The West Tower will join East Tower next fall as part of the First-Year Residential Experience, a shift that marks a step toward more unified freshman housing on campus.
The expansion comes partially as a result of IC 20/20’s Initiative 4: First Year Housing and Learning Communities to Increase Integrative Learning. Following East Tower’s first-year designation last semester, West Tower will be the fifth building in the First-Year Residential Experience, along with Boothroyd, Tallcott and Rowland Halls in the Upper Quads.
Bonnie Solt-Prunty, director of Residential Life and assistant dean for First-Year Experiences, said the idea of unified housing for all freshmen preceded IC 20/20. However, its inclusion in the plan has helped foster progress. First-year housing is optional for now, but will become mandatory in the future, once Residential Life converts enough buildings on campus to hold an entire class. This scenario, which would incorporate more of the quad buildings, is still a few years away,
“There will be a progression for students through housing. ‘I’ll come in as a first-year student. I’ll live in a first-year residence hall building. As a sophomore student, I’ll have a choice to either live in a learning community or a sophomore experience building. And then as a junior and a senior, I’ll have the opportunity to live in apartments primarily, or other areas which may be of interest,’” she said.
Solt-Prunty said she doesn’t think the shift to all-freshmen Towers will upset many upperclassmen.
“That is not the most popular place for our returning students to sign up in,” Solt-Prunty said. “Typically, our returning students are looking to live in the Terraces or in Emerson or in the apartments, for the most part.”
Sophomore Michael McBride lived in first-year housing last year and currently works as a resident assistant in East Tower. He said he understands the advantages of freshman housing, but said he hopes it remains optional in the future.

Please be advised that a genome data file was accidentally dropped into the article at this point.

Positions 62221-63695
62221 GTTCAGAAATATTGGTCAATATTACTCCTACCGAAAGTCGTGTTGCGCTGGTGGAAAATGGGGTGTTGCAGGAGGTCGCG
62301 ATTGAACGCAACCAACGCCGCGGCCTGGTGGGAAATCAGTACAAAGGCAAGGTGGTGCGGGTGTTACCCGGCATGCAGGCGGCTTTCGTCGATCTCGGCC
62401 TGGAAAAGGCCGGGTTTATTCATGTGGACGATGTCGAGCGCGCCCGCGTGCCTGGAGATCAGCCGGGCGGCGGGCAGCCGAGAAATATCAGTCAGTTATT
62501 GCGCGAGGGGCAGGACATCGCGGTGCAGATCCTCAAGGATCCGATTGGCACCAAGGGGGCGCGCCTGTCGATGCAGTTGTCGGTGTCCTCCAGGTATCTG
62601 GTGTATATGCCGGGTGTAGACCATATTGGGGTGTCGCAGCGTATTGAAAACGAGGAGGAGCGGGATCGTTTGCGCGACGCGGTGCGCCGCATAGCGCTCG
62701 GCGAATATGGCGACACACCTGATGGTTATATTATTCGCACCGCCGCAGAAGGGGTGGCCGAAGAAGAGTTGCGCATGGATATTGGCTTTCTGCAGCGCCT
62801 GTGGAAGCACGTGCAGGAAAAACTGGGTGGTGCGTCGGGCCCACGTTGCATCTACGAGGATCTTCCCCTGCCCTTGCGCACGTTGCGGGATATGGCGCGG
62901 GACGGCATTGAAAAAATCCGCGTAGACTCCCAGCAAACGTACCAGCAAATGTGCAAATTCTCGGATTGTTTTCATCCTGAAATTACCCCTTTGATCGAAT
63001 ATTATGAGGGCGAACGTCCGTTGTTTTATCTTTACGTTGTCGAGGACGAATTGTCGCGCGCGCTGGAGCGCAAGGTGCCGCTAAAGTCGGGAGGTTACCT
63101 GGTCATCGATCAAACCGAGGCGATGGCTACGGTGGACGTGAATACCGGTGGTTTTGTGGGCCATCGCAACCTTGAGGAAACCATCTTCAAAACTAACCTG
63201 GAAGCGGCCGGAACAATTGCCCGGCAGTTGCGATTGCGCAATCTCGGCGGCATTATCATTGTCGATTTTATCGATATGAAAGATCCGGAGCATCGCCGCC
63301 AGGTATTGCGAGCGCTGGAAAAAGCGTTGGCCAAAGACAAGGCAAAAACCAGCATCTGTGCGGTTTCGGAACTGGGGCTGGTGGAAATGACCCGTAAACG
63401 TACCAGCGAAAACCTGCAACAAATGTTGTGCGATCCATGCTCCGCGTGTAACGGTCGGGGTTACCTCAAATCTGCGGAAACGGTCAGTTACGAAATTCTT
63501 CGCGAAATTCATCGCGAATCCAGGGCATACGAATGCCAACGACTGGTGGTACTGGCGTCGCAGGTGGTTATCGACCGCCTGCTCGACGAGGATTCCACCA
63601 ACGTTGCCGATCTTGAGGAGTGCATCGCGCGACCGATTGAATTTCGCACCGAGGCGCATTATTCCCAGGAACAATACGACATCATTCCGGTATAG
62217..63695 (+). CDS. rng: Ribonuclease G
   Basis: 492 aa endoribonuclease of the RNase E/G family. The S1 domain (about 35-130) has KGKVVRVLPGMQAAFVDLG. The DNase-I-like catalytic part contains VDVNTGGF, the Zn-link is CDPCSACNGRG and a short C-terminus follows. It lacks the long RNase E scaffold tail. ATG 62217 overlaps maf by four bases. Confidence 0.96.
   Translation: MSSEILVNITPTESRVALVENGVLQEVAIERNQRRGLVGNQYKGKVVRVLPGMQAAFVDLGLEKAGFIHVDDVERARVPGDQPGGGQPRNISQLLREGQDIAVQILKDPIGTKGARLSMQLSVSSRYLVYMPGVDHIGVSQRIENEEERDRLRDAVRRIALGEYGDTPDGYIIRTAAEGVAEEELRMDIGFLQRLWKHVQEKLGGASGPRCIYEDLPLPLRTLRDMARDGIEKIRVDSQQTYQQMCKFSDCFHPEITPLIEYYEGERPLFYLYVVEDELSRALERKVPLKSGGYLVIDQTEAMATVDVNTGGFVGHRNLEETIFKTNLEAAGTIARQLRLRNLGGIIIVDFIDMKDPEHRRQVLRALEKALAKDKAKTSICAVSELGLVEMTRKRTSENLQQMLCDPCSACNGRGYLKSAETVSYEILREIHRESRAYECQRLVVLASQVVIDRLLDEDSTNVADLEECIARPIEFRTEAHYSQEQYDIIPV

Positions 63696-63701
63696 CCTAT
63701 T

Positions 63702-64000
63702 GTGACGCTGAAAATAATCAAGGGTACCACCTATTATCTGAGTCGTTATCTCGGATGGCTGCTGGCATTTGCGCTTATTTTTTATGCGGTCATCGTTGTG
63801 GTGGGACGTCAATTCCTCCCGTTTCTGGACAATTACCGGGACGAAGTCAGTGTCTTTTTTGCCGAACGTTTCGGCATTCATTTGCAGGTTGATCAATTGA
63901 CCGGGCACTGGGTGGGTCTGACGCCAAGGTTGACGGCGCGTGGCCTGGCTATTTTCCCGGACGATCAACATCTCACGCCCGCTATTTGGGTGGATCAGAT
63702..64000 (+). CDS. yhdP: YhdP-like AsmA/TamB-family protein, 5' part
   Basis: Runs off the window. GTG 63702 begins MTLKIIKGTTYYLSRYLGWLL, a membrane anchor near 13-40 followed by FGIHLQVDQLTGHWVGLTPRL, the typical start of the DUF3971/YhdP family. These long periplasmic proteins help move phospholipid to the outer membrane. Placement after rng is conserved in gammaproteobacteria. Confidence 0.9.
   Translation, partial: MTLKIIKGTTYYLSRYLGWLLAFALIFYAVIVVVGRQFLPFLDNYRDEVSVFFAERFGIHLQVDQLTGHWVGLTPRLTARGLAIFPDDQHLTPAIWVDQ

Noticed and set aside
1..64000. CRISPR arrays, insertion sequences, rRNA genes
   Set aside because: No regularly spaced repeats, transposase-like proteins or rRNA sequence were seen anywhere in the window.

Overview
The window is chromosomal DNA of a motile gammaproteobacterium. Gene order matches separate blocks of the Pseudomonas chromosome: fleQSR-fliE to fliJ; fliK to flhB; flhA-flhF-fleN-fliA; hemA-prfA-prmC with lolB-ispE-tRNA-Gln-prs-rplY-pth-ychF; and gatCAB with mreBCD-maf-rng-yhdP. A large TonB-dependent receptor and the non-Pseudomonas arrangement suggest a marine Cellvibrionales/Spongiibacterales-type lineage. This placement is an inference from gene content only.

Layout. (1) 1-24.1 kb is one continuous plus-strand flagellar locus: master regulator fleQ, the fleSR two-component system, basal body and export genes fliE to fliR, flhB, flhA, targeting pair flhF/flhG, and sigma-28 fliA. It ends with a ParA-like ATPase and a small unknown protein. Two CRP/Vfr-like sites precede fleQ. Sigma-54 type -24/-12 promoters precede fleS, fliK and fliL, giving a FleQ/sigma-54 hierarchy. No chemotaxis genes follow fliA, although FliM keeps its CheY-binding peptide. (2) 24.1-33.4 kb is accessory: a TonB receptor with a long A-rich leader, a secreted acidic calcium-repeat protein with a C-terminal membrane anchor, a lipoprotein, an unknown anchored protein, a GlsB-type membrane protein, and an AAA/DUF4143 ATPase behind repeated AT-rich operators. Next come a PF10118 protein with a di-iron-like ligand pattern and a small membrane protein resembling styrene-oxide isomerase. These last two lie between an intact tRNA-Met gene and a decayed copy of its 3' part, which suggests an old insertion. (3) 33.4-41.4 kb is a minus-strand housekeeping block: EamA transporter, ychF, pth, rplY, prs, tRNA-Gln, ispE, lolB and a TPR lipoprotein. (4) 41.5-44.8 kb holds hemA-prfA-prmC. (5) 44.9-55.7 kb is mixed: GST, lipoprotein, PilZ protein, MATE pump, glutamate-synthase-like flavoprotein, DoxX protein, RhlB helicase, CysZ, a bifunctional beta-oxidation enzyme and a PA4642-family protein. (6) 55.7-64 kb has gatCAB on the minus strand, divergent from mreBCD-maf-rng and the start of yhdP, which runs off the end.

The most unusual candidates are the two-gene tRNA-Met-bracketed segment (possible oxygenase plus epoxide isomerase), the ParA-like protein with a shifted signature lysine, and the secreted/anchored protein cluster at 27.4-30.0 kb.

“I lived in Tallcott. It didn’t help me, didn’t hurt me,” McBride said. “I felt like I would have had a much better time if I lived with upperclassmen or a variety of ages because you’re able to meet more people and socialize, and you’re able to learn from other levels.”
Sophomore Isaac Ford participated in Experiencing Connections by Heading Outdoors, the Jumpstart program that focuses on outdoor learning. He said he enjoyed the opportunity to meet other freshmen but was glad to live in a multilevel dorm for the rest of the year. He said many of his friends loved living in Rowland Hall and flourished in that environment, but first-year housing was just not what he wanted.
“I feel like freshman housing provided too exclusive a group for people,” Ford said. “There was not enough room to branch out and meet people besides freshmen.”
The development of this plan will also impact the residential learning communities in the long term.
Nancy Menning, faculty fellow for the Sustainably
Conscious Residential Learning Community, said specialized communities are an opportunity to grow and meet people with similar interests.
“All the dorm communities have that kind of feeling to them,” Menning said. “There is something about the college experience for an undergraduate that is part of funding these kinds of living communities as ways to understand the transformations that are going on for people’s identity and community and family and those kinds of things.”
The expansion to the Circle Apartments, which includes an addition of 168 beds, will also affect student housing next year, Solt-Prunty said. All the new apartments will be four-person residencies, which will allow more upperclassmen to remain on campus.
Solt-Prunty said the changing plan will enhance the
student experience on campus and offer a sense of progression throughout students’ four years at the college.
“It makes a lot of sense to create this more developmental progression where as an underclassmen, you’re living in more traditional housing, and, as an upperclassmen, you’re living in more independent, apartment-style housing. That’s what our students want to do naturally anyway,” she said.